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Tuesday, July 19, 2016

Day 114: Luke 7:18-35 & Psalm 114 - What Do You Want from God?

Today's Reading: Luke 7:18-35 & Psalm 114

Get the full reading plan

What Do You Want from God?

To what then shall I compare the people of this generation, and what are they like? They are like children sitting in the marketplace and calling to one another,
“‘We played the flute for you, and you did not dance;
    we sang a dirge, and you did not weep.’
 For John the Baptist has come eating no bread and drinking no wine, and you say, ‘He has a demon.’ The Son of Man has come eating and drinking, and you say, ‘Look at him! A glutton and a drunkard, a friend of tax collectors and sinners!’  - Luke 7:31-34, ESV
We're in the midst of a presidential election season right now, and it's clear from watching the news and reading articles online that people have widely varying expectations of the president. Frankly, many of the expectations are just unrealistic. If you combine everyone's expectations, it would seem that we want a president who can keep us safe, make us prosperous, bring harmony to our society, bring peace to the Middle East, increase the real wages of the middle class, end global warming and probably end all diseases, too. 
Jesus could literally walk on water, feed the multitudes, heal the sick and raise the dead, but He still dealt with disappointed people who felt like He wasn't quite measuring up to their expectations: When was He going to over throw Rome? When was He going to get John the Baptist out of prison? When would He raise the Jewish people to be the rulers of the world, head of all nations? 
Many people have been disappointed with God because He has not met their expectations. They expected a better life, an easier life, a more prosperous life, a less painful life, etc. Even pastors and ministry leaders can be disappointed in God, as they labor in obscurity and see such little evident fruit from their labors for the Lord.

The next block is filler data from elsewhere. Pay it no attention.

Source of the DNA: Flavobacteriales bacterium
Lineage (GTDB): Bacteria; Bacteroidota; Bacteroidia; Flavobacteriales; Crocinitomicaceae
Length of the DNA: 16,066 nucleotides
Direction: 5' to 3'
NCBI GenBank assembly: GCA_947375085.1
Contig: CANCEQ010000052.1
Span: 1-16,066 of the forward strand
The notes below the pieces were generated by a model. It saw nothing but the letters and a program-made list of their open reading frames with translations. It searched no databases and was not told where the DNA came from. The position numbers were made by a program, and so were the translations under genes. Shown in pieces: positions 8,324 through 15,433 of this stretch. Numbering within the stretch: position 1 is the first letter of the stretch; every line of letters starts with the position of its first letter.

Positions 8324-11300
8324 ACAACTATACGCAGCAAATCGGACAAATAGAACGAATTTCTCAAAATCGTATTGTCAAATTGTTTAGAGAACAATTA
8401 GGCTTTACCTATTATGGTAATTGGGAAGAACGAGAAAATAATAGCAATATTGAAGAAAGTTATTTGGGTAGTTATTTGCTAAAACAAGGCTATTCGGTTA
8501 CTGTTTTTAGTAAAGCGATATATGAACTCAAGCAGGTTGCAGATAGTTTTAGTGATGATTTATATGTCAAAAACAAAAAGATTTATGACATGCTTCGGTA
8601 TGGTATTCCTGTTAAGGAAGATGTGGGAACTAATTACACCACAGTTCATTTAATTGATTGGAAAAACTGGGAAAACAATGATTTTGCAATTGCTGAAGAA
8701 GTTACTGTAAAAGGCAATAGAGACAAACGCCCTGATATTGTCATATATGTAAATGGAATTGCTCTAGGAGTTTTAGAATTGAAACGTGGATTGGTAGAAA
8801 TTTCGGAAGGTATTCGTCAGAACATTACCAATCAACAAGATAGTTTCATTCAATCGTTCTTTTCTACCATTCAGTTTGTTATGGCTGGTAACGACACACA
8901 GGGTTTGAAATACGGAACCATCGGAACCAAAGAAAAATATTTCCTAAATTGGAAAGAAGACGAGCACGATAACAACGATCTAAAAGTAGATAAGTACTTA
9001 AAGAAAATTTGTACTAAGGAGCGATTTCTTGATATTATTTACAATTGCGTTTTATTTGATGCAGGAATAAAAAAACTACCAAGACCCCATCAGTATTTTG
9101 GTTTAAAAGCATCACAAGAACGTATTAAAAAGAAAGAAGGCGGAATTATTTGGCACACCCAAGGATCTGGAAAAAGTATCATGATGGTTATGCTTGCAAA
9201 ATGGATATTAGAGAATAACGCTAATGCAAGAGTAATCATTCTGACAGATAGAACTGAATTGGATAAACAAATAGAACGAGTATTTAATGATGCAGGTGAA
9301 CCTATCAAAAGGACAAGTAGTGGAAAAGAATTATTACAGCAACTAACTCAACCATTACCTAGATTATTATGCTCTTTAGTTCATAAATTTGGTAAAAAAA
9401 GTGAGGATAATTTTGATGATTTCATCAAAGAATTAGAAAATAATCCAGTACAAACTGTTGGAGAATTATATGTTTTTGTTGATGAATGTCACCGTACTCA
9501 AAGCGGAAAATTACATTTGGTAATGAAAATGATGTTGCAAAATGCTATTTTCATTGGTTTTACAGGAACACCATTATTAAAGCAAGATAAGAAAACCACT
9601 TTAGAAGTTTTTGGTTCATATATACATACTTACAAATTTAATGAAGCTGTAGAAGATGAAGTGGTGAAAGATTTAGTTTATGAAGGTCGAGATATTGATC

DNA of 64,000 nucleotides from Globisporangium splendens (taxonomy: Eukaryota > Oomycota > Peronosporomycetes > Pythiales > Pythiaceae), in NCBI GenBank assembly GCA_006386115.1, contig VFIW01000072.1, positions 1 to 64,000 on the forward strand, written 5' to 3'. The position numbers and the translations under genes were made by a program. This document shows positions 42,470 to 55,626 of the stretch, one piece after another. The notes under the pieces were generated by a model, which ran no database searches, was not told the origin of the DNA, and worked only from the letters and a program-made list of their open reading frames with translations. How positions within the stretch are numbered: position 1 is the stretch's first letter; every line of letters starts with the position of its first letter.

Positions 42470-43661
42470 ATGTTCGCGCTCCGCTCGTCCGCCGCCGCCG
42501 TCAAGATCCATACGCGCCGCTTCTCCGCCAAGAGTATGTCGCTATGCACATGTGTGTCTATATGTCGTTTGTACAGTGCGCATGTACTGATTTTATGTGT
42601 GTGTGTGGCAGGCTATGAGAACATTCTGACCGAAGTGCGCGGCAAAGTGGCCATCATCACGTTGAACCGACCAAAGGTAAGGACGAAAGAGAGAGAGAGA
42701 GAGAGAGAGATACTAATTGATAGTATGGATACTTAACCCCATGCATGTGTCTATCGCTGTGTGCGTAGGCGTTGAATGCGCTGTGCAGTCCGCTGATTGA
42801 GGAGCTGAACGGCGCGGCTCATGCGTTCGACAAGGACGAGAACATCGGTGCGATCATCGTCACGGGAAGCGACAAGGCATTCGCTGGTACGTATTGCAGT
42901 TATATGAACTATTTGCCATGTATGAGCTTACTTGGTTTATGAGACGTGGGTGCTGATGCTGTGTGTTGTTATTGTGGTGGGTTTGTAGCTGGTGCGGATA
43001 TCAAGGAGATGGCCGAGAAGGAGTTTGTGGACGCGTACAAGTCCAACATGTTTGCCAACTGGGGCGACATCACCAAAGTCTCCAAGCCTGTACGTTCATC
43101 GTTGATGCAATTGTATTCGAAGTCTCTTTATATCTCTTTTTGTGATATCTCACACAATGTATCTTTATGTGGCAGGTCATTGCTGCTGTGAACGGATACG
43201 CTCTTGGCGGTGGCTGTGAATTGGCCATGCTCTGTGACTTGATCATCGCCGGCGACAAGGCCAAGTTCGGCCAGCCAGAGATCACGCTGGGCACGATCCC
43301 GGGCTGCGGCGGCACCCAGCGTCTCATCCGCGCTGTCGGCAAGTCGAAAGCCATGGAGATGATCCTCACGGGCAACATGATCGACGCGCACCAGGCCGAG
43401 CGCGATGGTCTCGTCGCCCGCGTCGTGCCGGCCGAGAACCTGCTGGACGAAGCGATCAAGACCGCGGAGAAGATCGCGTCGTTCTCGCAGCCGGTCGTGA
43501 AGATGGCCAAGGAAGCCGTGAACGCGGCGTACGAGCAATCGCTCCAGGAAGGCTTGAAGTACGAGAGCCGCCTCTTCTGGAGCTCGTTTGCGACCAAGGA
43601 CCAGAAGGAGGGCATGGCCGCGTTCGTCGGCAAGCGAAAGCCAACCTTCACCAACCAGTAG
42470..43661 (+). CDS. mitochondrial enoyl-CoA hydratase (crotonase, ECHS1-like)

Disappointment can often blind us to the reality of what God is doing right in front of our eyes. When two disciples of John the Baptist asked, "Are you the One who was to come or should we expect another?", Jesus responded by telling them to take a good look around them. Jesus answered them, Go and tell John what you have seen and heard: the blind receive their sight, the lame walk, lepers are cleansed, and the deaf hear, the dead are raised up, the poor have good news preached to them. And blessed is the one who is not offended by me.” 
Sometimes we are tempted to be offended by God. His ways can be so very different from ours. At those times, we need the eyes of faith to see what God is doing in our midst, right around us. He is saving the lost. He is healing the broken. He is restoring the fallen and wayward. He is leading His people home to Himself. If we can see what He is doing, we can stop being offended that God did not dance at our jig or weep at our dirge. Instead, He has done something so much better!
Prayer Based on Psalm 114:
from Pray all the Psalms by Rory McClure   
Psalm 114 Prayed
Praising the Lord for his faithfulness to his people

   O Lord, when you led ancient Israel came out of Egypt,